Monthly Archives: October 2011

The Incredible Egg

Three yolks from two chicken eggs; one of thes...

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Hello There!

I feel like there are more mixed messages about eggs than any other food out there. The other day I was shopping at Trader Joe’s (buying 2 dozen eggs), when I overheard the person behind the free sample booth dishing out mini servings of egg white salads say to a customer “and it’s made with just the egg whites so you’re not getting all that terrible fat and cholesterol.” Wha what?!? It was all I could do to not interrupt this person and publicly debate him on the nutritional properties of eggs and the misconceptions regarding egg yolks… But that wouldn’t have been fair. He was most likely just repeating what he was told by some other misinformed soul. So, I refilled my free mini coffee, continued shopping and knew exactly what I’d be writing about in my next blog.

Yolk or no Yolk?

Lets first dive into exactly what egg yolks do for us and why it’s so important to eat them. We all know that eggs are high in protein (roughly 6-8 grams per egg), and aside from being some of the highest quality protein found in any food, eggs are also packed with vitamins and minerals. The majority of which are found in the yolk! One of the most powerful is an essential nutrient called Choline that according to incredibleeeg.org “contributes to fetal brain developement and helps prevent birth defects. Two eggs provide 250mg of Choline or roughly half of the recommended daily intake for pregnant or breastfeeding women.” Choline also aids in brain function by maintaining the structure of brain cell membranes and helps relay messages from the brain’s neurotransmitters through nerves to the muscles.

Egg yolks also contain two very important antioxidants, Lutein and zeaxanthin, that help prevent age related blindness through higher bioavailability of these antioxidants than other food sources.

Why the bad press?

It’s amazing to me that after all these years and countless studies proving the benefit of eggs the majority of people still shy away from including them, more specifically the yolks, into their daily diets. A major reason why foods like eggs and meat have been demonized for the last century (despite being eaten by every human civilization for the past 250,000 years) is because the founders of our food pyramid (William K. Kellogg ring a bell?) placed breads and grains as the foundation to a healthy diet promoting a low-fat/high fiber diet as your best defense to reducing your chances of getting high cholesterol and/or heart disease caused by saturated fats.. Nothing could be further from the truth.. Want proof? Just take a look at the rate of obesity, heart disease and diabetes in our country today and then take a look at the abundance of carb laden foods and snacks everywhere you turn especially in our school cafeterias. W. K. Kellogg was a smart business man and knew that people, as we often do, associate a brand with quality. Especially in a time when research in this area was very minimal and information was hard to come by. Fast forward a hundred years and many of us are still hanging on to that old belief that carbohydrates should make up the majority of our caloric intake despite health the epidemics related to processed grains popping up like wildfire.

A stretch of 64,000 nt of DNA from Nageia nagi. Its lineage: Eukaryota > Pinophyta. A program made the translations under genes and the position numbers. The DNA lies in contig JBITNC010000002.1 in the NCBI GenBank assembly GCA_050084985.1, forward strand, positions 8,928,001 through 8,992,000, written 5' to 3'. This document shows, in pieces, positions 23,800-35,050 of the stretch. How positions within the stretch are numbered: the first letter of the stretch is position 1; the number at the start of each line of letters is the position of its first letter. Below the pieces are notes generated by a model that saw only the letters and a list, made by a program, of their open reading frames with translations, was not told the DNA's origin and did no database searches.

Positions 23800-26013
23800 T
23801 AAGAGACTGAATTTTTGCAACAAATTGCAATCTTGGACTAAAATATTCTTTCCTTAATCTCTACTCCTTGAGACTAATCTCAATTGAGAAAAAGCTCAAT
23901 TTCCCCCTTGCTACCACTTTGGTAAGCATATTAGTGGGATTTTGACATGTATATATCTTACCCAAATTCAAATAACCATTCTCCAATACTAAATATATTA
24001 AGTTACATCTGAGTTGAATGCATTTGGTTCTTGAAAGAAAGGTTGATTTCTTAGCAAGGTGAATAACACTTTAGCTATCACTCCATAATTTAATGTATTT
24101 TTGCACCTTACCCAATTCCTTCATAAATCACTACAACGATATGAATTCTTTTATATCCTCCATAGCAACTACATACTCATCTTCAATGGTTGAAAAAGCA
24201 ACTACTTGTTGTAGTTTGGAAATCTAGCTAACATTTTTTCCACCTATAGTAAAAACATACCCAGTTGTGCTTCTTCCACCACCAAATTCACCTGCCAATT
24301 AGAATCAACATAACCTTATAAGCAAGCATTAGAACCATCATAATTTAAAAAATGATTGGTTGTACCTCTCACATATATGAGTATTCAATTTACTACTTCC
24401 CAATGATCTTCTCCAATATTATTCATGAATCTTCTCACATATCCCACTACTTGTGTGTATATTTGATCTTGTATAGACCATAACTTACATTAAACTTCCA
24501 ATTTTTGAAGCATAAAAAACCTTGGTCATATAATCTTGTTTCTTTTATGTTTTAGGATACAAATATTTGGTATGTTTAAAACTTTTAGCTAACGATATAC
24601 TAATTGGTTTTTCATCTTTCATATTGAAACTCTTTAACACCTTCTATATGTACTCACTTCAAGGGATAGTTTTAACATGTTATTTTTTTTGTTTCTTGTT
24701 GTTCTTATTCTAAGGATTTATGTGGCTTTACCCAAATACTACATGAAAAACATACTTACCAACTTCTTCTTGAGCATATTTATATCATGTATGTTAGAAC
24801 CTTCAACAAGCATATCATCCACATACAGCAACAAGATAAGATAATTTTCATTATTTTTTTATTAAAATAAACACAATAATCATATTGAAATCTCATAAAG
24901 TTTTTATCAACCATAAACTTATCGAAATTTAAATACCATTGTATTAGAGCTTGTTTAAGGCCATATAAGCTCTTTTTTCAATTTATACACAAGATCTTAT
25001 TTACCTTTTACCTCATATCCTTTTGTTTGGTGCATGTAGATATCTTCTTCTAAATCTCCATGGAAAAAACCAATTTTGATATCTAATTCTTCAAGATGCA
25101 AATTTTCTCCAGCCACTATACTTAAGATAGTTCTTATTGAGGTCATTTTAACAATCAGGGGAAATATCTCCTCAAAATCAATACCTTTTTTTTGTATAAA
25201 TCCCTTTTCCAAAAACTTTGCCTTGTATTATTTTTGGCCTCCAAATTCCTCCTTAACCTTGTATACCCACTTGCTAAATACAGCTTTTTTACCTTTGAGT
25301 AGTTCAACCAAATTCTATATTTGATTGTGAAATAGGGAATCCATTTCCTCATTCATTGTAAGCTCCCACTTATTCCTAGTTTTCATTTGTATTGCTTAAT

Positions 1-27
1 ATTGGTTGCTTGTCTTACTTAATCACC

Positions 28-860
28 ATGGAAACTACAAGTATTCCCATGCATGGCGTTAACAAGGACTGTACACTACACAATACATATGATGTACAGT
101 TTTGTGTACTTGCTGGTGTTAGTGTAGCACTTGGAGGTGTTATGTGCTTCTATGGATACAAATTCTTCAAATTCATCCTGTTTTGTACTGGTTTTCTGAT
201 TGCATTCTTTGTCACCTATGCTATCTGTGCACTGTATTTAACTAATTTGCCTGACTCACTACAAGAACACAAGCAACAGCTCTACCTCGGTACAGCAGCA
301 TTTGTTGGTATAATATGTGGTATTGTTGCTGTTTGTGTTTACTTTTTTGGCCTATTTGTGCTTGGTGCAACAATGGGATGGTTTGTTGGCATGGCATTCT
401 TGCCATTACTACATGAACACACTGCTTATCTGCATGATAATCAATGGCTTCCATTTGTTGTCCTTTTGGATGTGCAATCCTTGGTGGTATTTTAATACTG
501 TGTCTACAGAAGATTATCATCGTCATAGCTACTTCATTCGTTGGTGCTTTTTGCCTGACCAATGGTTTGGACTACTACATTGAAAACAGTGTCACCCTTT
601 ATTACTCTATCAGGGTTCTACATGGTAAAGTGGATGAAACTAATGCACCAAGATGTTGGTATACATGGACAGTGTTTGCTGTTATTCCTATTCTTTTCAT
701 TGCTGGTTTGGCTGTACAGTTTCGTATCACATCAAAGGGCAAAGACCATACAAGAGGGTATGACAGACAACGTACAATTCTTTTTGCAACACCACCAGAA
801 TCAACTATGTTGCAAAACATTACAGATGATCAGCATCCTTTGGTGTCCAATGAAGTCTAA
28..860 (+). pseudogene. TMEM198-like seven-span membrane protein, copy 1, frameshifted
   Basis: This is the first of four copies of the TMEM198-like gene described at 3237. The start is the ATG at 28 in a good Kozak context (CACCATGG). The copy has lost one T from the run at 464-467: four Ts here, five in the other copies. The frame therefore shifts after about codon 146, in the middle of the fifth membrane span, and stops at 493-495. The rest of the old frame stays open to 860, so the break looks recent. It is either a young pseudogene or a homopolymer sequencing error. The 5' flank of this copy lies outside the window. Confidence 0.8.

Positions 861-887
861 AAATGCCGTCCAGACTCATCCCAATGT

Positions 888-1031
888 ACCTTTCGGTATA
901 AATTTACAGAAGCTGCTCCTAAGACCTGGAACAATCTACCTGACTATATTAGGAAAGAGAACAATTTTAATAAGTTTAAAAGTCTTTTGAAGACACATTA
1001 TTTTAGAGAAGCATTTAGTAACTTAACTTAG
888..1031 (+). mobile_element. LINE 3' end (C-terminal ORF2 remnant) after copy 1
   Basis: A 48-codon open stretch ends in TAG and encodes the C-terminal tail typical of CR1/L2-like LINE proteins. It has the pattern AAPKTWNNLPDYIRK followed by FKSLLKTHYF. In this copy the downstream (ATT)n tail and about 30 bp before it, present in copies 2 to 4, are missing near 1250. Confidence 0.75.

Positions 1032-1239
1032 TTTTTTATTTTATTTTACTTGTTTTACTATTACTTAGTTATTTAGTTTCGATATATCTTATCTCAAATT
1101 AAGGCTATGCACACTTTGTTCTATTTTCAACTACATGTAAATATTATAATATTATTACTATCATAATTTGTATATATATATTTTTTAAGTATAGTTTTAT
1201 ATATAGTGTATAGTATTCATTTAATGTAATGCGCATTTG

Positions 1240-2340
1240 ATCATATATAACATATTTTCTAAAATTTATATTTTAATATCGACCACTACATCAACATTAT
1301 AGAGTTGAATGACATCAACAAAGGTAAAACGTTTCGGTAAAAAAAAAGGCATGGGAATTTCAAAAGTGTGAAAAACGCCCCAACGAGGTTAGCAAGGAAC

Bottom line: The food pyramid is upside down. The fats that come from eggs and meats are essential to our biology. Our bodies use it to make hormones, regulate blood sugar and assimilate proteins to name a few.

What about all that cholesterol?

According to a 2010 study by the United States Department of Agriculture (USDA) the amount of cholesterol in a single egg is 14% lower than previously recorded and the amount of vitamin D is 64% higher. According to the American Heart Association, your genetic makeup determines how much cholesterol your body will produce – not your diet.  Your liver produces about 75% of your total cholesterol which your body needs for digestion and creation of certain hormones, the remaining 25% comes from food.  So, if you’re already genetically pre-disposed to high cholesterol then 4 eggs a day might be a bit much, but the benefits of including 1 or 2 to your diet far out way any risks that may be associated. 

With all the misconceptions about food out there, a good rule of thumb is that if it goes bad it’s probably good for you. Anything with a shelf life is suspect and most likely packed with preservatives and artificial ingredients. When it comes to something as naturally occurring as an egg, I would advise anyone without reservation to enjoy in abundance. So trade in your puffed wheat cereal (a.k.a. poison) and try a couple of eggs for breakfast. It’ll be the best decision you made all day.

To your health,
Justin Schollard


WORKOUT OF THE WEEK

Hello everyone! Here’s this weeks workout:

Warm up: 10 min of any combination of the following: Jog, jumping jacks, bike, jump rope, arm circles, power walk…

3 rounds of:

15 one-legged deadlifts (body weight or with moderate weights if you feel comfortable) both legs. If you’re unfamiliar with the move click this link: http://youtu.be/7eACTTzeh-E